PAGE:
Traditionally, there were only two defenses to negligence: contributory negligence and assumption of risk. Both constituted complete defenses and completely barred the plaintiff from recovery. In all but a handful of states, contributory negligence has been converted by statute or judicial ruling into comparative negligence. Unlike contributory negligence, comparative negligence need not be a complete bar to the plaintiff's recovery, but acts only as partial bar resulting in a percentage deduction from otherwise recoverable damages.
Contributory negligence is “conduct on the part of the plaintiff which falls below the standard of conduct to which he should conform for his own protection, and which is a legally contributing cause . . . in bringing about the plaintiff's harm.” (Restatement § 463.]
Contributory negligence is a complete defense to negligence.
[B] Last Clear Chance Doctrine
The last clear chance doctrine instructs the court to ignore the plaintiff's contributory negligence if the defendant's negligence occurred after the plaintiff's contributory negligence. See Davies v. Mann, 10 M&W 546, 152 Eng. Rep. 588 (1842).
Most jurisdictions reject the last clear chance doctrine when replacing contributory negligence with comparative negligence.
In almost all states, contributory negligence has been replaced by some form of comparative negligence, often called comparative fault. [See Restatement (Third) of Torts, Apportionment of Liability § 7, endorsing comparative negligence.]
Under comparative negligence, “the conduct on the part of the plaintiff which falls below the standard of conduct which he should conform to for his own protection and which is a legally contributing cause . . . in bringing about the plaintiff's harm” is only a partial bar to the plaintiff's recovery. Comparative negligence reduces the plaintiff's recovery by the percentage of responsibility for the injury attributable to the plaintiff.
[A] Pure Comparative Negligence
Under pure comparative negligence plaintiffs can recover some percentage from liable defendants regardless of the extent of their own negligence. [See, e.g., Li v. Yellow Cab Co., 532 P.2d 1226 (Cal. 1975).]
[B] Modified Comparative Negligence
Under the modified system, plaintiffs are allowed a partial recovery just as in pure comparative negligence until the plaintiff is either more negligent (greater than 50% at fault) than the defendant(s) or in other states equal to the negligence of the defendant(s).
Along with contributory negligence, assumption of risk has traditionally existed as a complete defense to negligence.
There are thus three basic elements to the assumption of risk. The plaintiff must (1) know a particular risk and (2) voluntarily (3) assume it. [See Restatement § 496C; see also, e.g., Murphy v. Steeplechase Amusement Co., Inc., 166 N.E. 173 (N.Y. 1929).]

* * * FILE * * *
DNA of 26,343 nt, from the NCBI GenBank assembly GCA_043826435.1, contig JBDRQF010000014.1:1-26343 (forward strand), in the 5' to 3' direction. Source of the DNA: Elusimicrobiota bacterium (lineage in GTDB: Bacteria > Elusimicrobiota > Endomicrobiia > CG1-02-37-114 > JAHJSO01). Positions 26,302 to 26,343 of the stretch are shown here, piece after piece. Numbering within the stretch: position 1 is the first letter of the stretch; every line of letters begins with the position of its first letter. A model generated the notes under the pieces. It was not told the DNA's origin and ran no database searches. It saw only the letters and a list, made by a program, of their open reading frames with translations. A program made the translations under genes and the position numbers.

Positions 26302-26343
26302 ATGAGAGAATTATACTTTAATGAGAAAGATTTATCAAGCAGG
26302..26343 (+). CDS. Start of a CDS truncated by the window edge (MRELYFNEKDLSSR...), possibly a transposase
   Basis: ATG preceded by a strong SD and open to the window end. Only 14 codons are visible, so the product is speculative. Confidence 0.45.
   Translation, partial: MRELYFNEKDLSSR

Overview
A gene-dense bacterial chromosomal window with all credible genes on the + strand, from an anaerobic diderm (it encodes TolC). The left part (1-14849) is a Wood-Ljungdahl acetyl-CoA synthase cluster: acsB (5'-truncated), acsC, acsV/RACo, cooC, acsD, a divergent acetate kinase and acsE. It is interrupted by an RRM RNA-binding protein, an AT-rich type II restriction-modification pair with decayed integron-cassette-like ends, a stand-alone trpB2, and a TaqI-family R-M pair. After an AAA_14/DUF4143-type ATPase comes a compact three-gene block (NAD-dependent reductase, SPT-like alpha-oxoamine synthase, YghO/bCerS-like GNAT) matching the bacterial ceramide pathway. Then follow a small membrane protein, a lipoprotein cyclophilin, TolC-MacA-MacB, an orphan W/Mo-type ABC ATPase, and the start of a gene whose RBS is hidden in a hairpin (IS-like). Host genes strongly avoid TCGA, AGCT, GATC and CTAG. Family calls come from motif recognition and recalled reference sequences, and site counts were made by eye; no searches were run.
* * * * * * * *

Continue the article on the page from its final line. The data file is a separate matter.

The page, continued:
[B] Classifications of Assumption of Risk
 Express Versus Implied Assumption of Risk
Assumption of risk is generally divided into two types: express and implied. Express assumption of risk exists when, by contract or otherwise, a plaintiff explicitly agrees to accept a risk. [See Restatement § 496B.] Implied assumption of risk exists when the plaintiff's voluntary exposure to risk is derived merely from her behavior, and not from explicit assent. [See Restatement § 496C.]
 Express Assumption of Risk
If an assumption of risk is characterized as express, it can be invalidated if it is found contrary to public policy. Conversely, courts are likely to uphold express assumption of risk when the plaintiff's participation is clearly voluntary, such as the decision to engage in risky recreational pursuits. [See Restatement § 496B; see also, e.g., Woodall v. Wayne Steffner Productions, Inc., 20 Cal. Rptr. 572 (Cal. Ct. App. 1962).]
 Implied Assumption of Risk
The modern trend is to allow implied assumption of risk to be absorbed into comparative negligence. This allows the jury to treat assumption of risk as a partial defense. [See, e.g., Knight v. Jewett, 834 P.2d 696 (Cal. 1992).]
An immunity protects a defendant from tort liability. Unlike a defense, it is not dependent on the plaintiff's behavior, but on the defendant's status or relationship to the plaintiff.
[B] Charitable Immunity
Historically, charitable organizations were immune from tort liability. Increasingly, this immunity has been abrogated. [See Restatement § 895E.]
[C] Spousal Immunity
Historically, spouses could not sue each other. The majority of states have eliminated spousal immunity. [See, e.g., Klein v. Klein, 376 P.2d 70 (Ca. 1962); Restatement § 895F.]
[D] Parent-Child Immunity
Parent-child immunity precludes tort actions between parents and their non-adult children. [See Small v. Morrison, 118 S.E. 12, 16 (N.C. 1923).] Unlike spousal immunity, which has been eliminated in most states, parent-child immunity still exists in some form in many jurisdictions. [See, e.g., Gibson v. Gibson, 479 P.2d 648 (Cal. 1971).]
[E] Governmental Immunity
Governmental immunity protects the government from tort liability. Under the common law, the immunities were complete and prevented any tort suits against the government.
Many states and the federal government have passed detailed statutes modifying the immunities in specific instances. One general provision normally included allows immunity for discretionary functions but not ministerial acts. Discretionary functions are policy-making decisions. Ministerial acts constitute government conduct which implements or executes policy decisions. [See, e.g., Tarasoff v. Regents of the University of California, 551 P.2d 334 (Cal. 1976).]